Eglinton West LRT
Open House - November 15, 2017
This concise Highlights Report has been prepared to provide the City of Toronto and their partners Toronto Transit Commission (TTC) and Metrolinx with a snapshot of the feedback captured at the public meeting held on Wednesday, November 15, 2017.
On Wednesday, November 15, 2017, the City of Toronto together with their partners TTC and Metrolinx hosted a public meeting on the Eglinton West LRT. The meeting was held at York Humber High School, located at 100 Emmett Avenue, York.
The public meeting provided an overview of the Eglinton West LRT, including preliminary findings regarding preferred stop locations, Stage 1, 2 and 3 findings regarding potential grade separation locations and information on additional studies including Martin Grove and Eglinton West Functional Planning Study, the Airport Segment Feasibility Study, and upcoming Traffic Optimization and Corridor Planning work.
The meetings featured a series of 22 display panels, two roll maps and a large welcome map to provide information on the Eglinton West LRT. Participants could move freely between display panels and map displays and speak with Project Team members from the City, TTC and Metrolinx as well as the consultant team.
At 7:00 p.m., following an introduction by the meeting’s facilitator, Avril Fisken (AECOM), a presentation of the project elements, including introductory information, preliminary study results and next steps, was given by Mike Logan (City of Toronto) and Maria Doyle (City of Toronto). Immediately following the presentation, participants had the opportunity to ask questions of clarification as well as
Approximately 30 individuals signed into the public meeting, no Councillors were present.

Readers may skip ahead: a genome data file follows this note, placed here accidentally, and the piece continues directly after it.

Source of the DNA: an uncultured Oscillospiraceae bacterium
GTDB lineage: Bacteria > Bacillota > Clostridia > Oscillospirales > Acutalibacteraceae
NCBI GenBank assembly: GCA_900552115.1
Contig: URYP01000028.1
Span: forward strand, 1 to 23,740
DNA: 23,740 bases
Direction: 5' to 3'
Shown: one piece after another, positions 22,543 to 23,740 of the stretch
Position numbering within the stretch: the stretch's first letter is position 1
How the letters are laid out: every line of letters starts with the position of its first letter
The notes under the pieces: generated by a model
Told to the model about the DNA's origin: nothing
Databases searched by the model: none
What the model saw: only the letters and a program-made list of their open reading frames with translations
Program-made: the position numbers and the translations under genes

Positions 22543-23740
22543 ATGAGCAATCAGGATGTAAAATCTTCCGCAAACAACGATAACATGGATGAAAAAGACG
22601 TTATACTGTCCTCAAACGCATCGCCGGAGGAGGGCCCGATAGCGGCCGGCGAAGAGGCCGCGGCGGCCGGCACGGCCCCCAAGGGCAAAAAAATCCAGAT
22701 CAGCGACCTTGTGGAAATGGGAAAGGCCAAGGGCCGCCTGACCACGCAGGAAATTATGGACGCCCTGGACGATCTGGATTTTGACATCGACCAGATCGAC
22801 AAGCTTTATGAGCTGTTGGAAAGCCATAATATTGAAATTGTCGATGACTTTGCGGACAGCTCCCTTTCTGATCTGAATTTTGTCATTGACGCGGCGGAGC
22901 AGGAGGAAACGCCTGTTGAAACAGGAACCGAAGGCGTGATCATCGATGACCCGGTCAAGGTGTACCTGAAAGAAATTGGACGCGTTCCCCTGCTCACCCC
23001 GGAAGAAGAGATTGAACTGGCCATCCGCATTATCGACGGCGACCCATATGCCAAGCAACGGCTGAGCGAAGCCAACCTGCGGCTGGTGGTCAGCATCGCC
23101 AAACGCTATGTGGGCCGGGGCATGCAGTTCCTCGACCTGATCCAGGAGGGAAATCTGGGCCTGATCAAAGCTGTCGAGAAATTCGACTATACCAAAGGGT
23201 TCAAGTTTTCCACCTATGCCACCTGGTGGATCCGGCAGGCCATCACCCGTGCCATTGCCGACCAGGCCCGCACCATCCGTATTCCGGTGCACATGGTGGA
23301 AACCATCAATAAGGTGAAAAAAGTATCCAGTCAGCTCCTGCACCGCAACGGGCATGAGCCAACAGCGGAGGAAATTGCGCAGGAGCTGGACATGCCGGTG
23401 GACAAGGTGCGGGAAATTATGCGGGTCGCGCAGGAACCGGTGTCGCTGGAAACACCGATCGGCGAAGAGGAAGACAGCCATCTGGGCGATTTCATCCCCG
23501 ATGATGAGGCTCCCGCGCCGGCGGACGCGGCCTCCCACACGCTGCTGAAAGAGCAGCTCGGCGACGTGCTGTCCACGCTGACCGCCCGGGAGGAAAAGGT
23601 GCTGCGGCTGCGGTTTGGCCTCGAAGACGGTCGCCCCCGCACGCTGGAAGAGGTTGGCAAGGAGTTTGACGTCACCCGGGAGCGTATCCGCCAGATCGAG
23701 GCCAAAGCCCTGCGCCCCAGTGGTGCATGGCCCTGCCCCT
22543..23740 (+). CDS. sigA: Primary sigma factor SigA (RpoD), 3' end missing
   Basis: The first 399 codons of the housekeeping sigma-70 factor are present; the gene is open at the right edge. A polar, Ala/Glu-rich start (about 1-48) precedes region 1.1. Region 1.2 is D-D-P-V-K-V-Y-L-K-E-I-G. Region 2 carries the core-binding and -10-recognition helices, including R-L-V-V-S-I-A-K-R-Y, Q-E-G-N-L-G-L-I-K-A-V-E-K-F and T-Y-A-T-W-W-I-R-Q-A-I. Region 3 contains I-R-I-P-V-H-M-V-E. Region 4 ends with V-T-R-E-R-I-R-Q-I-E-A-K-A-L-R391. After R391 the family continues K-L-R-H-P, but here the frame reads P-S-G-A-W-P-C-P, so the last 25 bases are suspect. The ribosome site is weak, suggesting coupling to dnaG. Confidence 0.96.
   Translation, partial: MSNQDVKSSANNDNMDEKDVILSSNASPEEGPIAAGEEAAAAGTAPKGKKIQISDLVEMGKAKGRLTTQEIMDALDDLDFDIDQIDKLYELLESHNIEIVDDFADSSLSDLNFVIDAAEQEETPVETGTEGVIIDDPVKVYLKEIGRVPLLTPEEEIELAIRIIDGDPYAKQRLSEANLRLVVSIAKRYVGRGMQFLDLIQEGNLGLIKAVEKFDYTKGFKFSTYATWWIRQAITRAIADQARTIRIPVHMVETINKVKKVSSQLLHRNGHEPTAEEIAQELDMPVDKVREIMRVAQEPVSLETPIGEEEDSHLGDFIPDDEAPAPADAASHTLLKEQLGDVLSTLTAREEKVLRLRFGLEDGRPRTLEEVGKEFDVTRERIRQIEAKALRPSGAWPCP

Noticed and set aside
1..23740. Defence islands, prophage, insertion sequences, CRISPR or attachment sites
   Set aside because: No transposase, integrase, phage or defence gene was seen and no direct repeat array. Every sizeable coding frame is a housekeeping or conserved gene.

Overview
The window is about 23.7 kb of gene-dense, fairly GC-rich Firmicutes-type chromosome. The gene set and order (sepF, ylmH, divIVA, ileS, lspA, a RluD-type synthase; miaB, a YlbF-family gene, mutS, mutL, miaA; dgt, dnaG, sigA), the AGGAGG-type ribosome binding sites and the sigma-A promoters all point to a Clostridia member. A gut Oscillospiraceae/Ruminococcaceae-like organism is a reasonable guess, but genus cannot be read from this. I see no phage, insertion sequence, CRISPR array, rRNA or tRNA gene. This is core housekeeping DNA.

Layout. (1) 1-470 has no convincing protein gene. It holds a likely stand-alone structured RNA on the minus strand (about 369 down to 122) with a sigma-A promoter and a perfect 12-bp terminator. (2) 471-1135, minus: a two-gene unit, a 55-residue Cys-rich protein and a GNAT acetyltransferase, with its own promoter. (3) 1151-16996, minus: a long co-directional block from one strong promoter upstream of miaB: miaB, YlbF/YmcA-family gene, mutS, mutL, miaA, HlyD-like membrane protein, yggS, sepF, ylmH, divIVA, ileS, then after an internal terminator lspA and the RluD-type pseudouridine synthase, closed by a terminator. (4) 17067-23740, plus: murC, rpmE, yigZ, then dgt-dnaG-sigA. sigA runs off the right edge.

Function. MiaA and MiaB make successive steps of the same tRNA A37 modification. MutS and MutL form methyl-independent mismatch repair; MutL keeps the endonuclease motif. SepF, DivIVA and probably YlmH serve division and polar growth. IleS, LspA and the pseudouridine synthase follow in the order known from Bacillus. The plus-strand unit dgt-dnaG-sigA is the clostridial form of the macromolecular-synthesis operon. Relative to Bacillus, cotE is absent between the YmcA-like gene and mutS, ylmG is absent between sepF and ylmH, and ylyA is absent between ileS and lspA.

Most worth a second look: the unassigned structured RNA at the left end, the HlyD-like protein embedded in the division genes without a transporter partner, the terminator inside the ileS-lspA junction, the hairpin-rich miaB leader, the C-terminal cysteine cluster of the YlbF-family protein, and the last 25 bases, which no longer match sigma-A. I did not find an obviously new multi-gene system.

Highlights of Participant Feedback
The information below provides an overview of the Question and Answer session that followed the presentation. Questions are noted with a “Q”, comments with a “C” and answers with “A”. Answers were provided by City, TTC and Metrolinx staff, unless noted otherwise.
Questions of Clarification
Q1: Parts of the corridor have surrounding low employment areas. The proposed LRT route does not meet with the mandate to service all areas equally. I would like to see a plan for what the Project Team is going to do in order to service all areas equally if local bus routes are removed when the LRT is built. What if the LRT requires maintenance? Is there room for maintenance included in the design plans?
A1: An LRT stop at East Mall is not proposed because the 111 East Mall bus would continue to service this area and then service the corner of Eglinton and Martin Grove as well. Regarding maintenance, replacement buses would run on curb lanes on an emergency / as-needed basis. LRT vehicles are not currently planned for operation between 1:00am-6:00am.
Q2: Will the 32 Eglinton bus continue to run once the LRT is running?
A2: Buses will continue to run in the evening. If the LRT is built, current parallel bus service would not be required during the operational hours of the LRT.
Q3: Will cyclists still be able to ride bikes along Eglinton with the LRT in place? Will the configuration of the Eglinton West LRT be similar to St. Clair?
A3: Based on the 2010 EA, there are no plans to remove existing multi-use paths. As part of the planning study, we will examine if additional bike lanes will be required with the addition of the LRT. I would not compare the Eglinton West LRT to St. Clair for multiple reasons. Eglinton West has a much wider right-of-way than St. Clair, with substantially less intersections and entry points as St. Clair (ex: laneways and entrances to businesses).
Q4: Will all LRT stations be fully accessible?
A4: Yes, all LRT stops will be built to meet accessibility standards.
Questions and Comments during the Grade Separation Analysis Discussion Session
Mike Logan (City of Toronto) discussed each of the grade separation locations with the group participants using the presentation slides.
Q1: If current traffic lanes on Eglinton are reduced, will traffic volumes increase?
A1: There are no lane reductions with the introduction of the LRT. The analysis assumed a standard left turn just like you see on the Queensway today crossing the streetcar Right-of-Way. Eglinton Avenue would become a wider roadway and the LRT would have its own right-of-way in the centre of the roadway. Traffic volumes are project to increase through time, but this is not due to the LRT.